Hedge-fund manager Kyle Bass, Hayman Capital Management LLC managing partner, spoke exclusively to CNBC about Germany's next move.
Here's what he told me:
"I believe that Germany and the balance of the Eurocrats will attempt to default Greece within the euro zone first. The frictions associated with such an event will prove to be problematic and the usual benefits of a substantially weakening currency that would historically accrue to the country in default will not be available to Greece. Greece will therefore be forced to go back to the drachma at some point in the near future.
"In the end, it is most likely that after Greece and the next peripheral country begin to hard default, Germany will exit the [European Monetary Union] and recapitalize their own banks. After recently conducting a population study on the German people, we have determined that the overwhelming majority of the people of Germany think that they would be better off never having formed the euro in the first place. Two thirds of the people do not think that they have any obligation to bail out profligate members of the EMU. The market's hopes rest upon Germany and the [European Central Bank] going 'all-in' at some point in the future. I don't think that is likely at all.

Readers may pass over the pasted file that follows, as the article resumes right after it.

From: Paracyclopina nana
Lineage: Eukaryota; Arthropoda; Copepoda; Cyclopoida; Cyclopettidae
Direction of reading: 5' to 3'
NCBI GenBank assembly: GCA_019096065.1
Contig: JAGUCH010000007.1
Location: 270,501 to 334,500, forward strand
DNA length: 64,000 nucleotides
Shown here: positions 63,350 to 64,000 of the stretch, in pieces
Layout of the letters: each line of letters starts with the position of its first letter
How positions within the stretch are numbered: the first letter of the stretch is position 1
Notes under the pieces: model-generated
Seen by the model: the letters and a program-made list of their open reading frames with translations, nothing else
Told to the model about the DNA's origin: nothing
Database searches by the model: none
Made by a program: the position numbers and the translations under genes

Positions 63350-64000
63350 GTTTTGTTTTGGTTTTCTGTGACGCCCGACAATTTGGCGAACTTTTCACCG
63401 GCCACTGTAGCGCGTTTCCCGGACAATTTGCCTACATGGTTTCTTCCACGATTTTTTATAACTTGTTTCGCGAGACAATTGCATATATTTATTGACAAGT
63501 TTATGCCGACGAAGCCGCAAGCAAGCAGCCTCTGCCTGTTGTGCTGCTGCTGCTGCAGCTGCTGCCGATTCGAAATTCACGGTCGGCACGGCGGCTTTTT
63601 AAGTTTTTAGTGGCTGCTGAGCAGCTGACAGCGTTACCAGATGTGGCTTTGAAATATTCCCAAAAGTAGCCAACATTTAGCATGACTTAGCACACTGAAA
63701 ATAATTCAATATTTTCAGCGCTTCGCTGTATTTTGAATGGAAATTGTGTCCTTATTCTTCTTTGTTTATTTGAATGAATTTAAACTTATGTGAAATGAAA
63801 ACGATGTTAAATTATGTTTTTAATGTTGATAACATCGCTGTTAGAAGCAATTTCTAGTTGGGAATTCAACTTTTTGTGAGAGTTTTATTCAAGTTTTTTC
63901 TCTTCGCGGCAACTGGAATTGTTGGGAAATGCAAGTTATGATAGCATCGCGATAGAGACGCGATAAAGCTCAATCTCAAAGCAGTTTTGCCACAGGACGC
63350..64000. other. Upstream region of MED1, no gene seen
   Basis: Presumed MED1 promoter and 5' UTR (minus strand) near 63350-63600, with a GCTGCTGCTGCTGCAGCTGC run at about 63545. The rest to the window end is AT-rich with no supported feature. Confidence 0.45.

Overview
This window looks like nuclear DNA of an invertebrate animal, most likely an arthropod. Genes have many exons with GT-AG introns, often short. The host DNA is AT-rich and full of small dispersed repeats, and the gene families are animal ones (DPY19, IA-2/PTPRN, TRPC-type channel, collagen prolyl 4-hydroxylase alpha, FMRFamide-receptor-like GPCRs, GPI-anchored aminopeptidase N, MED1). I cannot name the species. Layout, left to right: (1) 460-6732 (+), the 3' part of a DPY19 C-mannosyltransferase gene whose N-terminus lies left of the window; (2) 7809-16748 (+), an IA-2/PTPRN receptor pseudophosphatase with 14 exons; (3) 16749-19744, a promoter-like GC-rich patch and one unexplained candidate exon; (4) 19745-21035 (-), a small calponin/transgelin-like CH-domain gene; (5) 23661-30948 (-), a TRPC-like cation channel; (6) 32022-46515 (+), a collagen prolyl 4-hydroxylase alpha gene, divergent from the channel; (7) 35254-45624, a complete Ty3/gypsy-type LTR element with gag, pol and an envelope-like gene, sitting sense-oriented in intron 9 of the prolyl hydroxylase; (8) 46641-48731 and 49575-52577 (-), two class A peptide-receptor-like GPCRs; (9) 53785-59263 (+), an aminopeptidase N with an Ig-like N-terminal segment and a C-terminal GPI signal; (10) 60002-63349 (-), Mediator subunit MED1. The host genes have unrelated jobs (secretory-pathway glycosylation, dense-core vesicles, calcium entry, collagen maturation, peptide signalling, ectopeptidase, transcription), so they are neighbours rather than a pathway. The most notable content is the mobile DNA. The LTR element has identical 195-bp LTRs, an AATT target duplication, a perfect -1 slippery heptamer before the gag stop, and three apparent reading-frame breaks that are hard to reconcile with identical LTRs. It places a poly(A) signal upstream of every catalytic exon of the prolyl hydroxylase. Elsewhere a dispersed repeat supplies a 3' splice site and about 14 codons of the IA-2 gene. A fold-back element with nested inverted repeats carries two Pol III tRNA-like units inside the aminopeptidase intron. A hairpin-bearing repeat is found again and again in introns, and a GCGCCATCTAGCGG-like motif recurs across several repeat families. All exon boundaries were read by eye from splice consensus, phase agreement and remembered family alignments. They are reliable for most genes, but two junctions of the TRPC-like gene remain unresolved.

"There is no playbook for how the world will most likely deal with a cluster of sovereign defaults...I believe it will all read like fiction from here. The organizers and members of the EMU are desperate and have nowhere to turn. The circular references of the optical backstops [International Monetary Fund and European Union] are showing in broad daylight."
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